China's central bank and the CBRC issued a set of rules for the
burgeoning online lending market. My initial thoughts:
The rules seem harsher than I had expected.
It covers both P2P and online microcredit lending. There will be no
new online microcredit licenses but the existing ones are safe. P2P
platforms as a form of business are safe and viable.
It bans asset-backed securities (ABS) and sales of loan packages to
third parties via an asset exchange. That will hurt some online
lenders' funding source.
It may lead to a liquidity squeeze in the industry but P2P funding
seems permissible. But we should work harder to explore corporate
treasury as a new source of funding.
It could encourage more borrowers to default as the regulatory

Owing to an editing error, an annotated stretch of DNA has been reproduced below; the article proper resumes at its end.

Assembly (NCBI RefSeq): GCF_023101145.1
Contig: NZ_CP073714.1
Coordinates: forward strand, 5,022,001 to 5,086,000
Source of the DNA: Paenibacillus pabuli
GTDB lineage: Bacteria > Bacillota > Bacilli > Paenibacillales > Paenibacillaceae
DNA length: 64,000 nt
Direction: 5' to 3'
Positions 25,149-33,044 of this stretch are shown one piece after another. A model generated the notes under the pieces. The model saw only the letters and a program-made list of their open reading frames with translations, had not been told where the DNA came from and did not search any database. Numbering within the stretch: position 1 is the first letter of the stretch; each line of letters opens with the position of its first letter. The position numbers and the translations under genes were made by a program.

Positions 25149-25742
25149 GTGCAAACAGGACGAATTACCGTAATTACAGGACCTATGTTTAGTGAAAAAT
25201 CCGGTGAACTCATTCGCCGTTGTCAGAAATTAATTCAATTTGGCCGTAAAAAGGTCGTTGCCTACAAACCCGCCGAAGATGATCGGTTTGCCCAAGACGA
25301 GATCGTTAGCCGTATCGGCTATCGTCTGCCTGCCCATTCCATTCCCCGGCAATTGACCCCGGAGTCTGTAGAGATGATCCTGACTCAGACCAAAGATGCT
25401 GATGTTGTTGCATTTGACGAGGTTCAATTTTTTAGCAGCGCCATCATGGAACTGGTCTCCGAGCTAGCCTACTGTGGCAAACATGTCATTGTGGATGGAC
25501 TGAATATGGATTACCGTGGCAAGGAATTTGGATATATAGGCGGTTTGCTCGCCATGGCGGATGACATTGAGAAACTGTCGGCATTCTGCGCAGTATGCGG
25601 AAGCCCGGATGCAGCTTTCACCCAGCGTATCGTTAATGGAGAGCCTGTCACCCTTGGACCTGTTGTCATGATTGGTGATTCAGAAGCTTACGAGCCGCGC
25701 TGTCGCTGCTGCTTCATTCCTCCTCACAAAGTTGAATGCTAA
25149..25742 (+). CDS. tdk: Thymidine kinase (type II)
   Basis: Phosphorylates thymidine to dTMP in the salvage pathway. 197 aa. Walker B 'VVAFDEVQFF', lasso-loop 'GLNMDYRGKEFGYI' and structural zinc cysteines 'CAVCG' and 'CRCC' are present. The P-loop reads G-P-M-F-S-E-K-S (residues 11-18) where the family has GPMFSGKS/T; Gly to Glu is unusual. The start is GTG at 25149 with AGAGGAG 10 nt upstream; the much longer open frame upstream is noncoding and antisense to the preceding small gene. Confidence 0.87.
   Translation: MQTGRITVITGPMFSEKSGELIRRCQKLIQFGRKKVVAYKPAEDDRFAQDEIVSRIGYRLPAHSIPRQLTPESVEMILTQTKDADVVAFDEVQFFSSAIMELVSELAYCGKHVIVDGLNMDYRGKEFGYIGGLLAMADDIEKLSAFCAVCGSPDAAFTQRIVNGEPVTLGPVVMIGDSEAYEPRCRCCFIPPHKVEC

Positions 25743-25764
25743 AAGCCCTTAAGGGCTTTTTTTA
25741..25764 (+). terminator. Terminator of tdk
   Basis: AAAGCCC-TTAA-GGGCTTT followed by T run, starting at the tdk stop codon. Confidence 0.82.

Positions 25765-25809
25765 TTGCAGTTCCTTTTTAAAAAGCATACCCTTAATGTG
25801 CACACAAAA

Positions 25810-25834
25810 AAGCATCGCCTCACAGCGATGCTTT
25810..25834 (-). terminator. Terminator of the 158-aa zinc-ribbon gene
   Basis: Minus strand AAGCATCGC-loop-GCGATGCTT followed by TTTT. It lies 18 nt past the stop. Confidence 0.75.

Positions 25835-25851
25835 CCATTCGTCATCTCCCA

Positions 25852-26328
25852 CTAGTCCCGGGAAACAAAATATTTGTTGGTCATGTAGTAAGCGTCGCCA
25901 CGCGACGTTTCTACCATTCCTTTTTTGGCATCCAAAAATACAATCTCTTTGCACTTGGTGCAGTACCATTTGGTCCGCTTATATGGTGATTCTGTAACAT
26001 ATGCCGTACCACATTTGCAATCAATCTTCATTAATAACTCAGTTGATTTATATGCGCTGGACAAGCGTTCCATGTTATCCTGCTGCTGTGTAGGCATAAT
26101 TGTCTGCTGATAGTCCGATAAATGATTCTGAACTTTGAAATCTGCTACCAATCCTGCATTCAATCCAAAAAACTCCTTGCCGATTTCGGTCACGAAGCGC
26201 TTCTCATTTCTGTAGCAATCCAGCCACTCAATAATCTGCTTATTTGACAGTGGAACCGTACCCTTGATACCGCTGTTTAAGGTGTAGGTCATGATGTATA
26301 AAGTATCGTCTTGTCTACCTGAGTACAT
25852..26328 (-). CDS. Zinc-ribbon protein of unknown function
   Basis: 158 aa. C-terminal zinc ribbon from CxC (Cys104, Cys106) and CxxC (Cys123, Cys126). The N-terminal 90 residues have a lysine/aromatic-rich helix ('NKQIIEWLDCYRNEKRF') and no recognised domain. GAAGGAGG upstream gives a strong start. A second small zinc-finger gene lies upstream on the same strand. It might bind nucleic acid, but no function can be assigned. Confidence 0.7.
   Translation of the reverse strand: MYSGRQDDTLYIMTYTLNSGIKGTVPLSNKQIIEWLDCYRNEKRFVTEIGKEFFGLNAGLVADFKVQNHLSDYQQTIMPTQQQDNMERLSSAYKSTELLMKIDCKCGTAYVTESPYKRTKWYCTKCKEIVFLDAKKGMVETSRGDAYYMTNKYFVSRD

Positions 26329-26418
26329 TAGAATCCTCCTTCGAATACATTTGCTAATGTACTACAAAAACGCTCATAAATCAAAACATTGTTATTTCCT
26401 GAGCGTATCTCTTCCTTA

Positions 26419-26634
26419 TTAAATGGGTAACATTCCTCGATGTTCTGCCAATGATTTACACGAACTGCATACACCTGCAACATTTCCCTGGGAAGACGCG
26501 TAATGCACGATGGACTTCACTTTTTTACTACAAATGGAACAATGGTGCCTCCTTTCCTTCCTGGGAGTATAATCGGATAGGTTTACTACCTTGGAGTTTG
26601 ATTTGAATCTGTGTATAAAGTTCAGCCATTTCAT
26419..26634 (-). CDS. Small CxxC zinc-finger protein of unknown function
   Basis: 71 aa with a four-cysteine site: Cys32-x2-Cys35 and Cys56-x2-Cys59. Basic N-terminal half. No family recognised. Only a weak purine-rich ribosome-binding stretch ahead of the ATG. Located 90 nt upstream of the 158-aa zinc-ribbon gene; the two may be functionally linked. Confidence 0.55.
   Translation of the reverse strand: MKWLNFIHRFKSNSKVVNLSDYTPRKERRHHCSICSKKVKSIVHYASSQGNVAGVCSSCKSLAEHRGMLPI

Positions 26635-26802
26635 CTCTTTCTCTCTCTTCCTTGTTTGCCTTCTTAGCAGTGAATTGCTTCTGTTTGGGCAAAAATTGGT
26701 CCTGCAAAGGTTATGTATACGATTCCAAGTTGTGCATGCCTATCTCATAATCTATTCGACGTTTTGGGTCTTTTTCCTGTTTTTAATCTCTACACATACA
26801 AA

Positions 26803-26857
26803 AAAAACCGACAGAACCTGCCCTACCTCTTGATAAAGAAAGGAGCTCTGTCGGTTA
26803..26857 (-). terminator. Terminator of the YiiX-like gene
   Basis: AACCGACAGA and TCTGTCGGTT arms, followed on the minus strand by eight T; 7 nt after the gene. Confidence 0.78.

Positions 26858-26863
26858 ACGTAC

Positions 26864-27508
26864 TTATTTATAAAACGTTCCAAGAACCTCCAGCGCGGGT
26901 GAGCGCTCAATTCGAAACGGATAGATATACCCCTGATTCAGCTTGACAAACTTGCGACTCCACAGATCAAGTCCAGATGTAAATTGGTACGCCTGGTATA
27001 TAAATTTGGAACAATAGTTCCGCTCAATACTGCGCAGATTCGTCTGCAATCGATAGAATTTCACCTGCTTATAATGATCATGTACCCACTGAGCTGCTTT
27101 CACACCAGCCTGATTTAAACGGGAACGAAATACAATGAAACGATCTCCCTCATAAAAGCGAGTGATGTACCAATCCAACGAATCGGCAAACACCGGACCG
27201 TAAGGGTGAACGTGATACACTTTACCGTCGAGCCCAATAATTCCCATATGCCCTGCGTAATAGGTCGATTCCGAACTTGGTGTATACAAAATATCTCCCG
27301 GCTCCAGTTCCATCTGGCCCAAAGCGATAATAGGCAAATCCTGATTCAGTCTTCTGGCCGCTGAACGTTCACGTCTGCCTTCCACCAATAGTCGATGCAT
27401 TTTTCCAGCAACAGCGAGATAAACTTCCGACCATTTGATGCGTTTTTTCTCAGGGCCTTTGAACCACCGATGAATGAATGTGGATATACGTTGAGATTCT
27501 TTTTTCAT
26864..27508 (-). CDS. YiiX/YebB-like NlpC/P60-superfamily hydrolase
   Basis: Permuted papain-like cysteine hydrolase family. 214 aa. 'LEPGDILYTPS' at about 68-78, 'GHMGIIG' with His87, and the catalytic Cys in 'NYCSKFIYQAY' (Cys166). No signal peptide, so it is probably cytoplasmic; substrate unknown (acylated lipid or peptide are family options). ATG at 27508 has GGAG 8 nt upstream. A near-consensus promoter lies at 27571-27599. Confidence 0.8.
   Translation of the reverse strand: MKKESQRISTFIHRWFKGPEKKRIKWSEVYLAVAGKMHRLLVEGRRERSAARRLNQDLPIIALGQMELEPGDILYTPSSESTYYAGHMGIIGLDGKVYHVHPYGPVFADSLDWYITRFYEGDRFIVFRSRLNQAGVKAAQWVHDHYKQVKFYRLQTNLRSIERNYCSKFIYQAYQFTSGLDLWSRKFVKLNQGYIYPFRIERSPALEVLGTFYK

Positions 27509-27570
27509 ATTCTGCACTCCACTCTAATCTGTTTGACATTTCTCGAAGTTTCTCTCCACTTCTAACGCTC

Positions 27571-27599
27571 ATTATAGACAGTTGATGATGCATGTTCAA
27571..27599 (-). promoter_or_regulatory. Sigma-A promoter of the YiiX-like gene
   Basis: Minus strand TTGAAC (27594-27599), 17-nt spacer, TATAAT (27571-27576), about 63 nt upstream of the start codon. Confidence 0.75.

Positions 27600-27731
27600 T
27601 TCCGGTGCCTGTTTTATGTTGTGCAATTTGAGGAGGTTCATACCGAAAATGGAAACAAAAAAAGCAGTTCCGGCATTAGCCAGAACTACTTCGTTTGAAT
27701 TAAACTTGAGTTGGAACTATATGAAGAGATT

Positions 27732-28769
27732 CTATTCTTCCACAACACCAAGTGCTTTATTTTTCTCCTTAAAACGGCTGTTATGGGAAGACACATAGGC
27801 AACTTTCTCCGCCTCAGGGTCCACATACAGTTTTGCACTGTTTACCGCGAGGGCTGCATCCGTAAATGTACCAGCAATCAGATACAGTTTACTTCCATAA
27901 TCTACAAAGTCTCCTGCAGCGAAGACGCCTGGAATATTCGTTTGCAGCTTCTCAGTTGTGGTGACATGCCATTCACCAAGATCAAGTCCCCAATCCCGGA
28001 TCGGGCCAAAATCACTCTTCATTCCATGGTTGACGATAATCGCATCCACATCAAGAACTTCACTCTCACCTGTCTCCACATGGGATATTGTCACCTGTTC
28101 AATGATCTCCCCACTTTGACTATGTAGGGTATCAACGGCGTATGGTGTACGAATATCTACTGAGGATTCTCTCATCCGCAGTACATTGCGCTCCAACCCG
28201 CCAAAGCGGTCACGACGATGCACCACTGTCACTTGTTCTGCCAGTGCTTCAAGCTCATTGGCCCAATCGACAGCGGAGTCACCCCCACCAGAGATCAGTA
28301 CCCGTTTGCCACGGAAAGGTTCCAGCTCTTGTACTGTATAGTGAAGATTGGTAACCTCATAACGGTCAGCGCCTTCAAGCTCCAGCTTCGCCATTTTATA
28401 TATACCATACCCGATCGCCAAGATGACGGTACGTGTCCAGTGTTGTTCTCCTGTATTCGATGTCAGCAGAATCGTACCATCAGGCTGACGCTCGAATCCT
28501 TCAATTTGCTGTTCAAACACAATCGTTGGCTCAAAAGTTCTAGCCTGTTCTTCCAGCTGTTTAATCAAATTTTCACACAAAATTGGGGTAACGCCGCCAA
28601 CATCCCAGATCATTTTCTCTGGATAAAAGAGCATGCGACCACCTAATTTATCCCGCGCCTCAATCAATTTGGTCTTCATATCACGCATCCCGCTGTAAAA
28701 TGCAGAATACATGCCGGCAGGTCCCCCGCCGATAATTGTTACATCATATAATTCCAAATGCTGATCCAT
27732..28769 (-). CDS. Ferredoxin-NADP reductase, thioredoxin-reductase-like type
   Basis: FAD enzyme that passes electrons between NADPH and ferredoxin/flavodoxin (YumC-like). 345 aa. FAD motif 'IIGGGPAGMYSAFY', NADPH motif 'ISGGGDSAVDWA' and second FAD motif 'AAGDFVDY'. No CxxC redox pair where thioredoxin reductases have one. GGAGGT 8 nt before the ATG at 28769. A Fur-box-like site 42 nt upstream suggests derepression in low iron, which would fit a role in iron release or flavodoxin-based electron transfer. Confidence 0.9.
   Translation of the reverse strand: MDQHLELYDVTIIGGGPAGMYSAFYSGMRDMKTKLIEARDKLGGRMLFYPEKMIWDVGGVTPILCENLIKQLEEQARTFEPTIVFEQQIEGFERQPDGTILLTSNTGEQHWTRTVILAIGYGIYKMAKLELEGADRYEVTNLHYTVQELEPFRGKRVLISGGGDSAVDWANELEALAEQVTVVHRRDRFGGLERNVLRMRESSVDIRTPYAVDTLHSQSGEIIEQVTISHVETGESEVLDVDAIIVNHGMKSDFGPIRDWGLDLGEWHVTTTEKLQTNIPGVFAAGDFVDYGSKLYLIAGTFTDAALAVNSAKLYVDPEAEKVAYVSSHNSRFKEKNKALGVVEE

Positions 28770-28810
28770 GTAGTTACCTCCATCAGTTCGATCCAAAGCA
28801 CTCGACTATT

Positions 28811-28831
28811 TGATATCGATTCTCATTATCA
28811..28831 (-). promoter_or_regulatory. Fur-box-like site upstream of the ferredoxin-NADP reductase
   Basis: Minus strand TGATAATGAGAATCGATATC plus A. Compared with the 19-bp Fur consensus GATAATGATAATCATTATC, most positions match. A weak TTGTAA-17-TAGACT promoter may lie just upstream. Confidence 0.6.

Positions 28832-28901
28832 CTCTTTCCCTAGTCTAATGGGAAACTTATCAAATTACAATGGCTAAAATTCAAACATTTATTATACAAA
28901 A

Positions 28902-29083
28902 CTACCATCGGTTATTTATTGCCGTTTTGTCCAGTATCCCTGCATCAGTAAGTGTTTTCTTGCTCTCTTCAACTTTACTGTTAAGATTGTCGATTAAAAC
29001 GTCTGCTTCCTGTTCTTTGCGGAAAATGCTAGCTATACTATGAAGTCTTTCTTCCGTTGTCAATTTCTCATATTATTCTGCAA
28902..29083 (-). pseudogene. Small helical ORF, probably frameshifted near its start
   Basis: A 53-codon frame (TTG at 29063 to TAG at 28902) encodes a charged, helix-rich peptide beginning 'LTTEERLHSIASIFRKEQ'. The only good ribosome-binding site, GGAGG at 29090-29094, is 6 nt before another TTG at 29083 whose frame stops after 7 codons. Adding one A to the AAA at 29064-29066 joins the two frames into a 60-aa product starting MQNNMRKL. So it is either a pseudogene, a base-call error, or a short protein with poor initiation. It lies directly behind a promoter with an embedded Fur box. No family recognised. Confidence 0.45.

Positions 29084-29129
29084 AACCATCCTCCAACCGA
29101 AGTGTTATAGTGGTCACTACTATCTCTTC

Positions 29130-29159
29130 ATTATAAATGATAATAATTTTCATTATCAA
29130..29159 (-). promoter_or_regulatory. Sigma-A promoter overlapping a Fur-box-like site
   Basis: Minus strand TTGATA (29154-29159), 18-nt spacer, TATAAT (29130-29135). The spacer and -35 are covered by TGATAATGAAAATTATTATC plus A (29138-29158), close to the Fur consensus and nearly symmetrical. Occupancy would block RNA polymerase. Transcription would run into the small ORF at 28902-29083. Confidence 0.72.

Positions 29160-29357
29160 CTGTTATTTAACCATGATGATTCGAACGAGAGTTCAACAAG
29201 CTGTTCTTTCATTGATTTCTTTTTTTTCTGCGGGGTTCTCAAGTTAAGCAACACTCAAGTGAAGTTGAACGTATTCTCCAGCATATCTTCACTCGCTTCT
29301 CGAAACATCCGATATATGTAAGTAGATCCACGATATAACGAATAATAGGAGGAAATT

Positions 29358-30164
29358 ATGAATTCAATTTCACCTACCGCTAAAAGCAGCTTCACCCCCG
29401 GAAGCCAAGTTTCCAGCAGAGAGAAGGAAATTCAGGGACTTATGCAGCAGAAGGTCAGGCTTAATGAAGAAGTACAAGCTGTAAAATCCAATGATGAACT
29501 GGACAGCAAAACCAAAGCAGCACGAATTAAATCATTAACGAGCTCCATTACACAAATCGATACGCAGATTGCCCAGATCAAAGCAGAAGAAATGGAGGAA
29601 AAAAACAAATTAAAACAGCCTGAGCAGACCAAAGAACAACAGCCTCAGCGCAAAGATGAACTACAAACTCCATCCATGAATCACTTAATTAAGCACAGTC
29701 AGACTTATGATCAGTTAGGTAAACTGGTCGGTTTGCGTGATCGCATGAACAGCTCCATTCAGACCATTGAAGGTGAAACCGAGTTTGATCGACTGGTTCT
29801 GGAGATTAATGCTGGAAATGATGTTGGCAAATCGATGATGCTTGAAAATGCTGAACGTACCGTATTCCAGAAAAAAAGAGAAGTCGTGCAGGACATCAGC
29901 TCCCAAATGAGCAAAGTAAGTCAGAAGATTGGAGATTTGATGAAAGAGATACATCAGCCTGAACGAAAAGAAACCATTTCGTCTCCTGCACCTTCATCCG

crackdown and confusion continues.
The 36% cap on interest rates is going to hurt the industry at
large but some players are planning separate entities (with the
same shareholders) to do the data verification, servicing and
collection in order to comply with the new rule.
The banks and trust companies are likely to be more cautious in
dealing with the online lending industry.
Given the new political reality, it will be harder in the future
for the online lenders to continue to use trust structures or
entrusted loans to conduct business.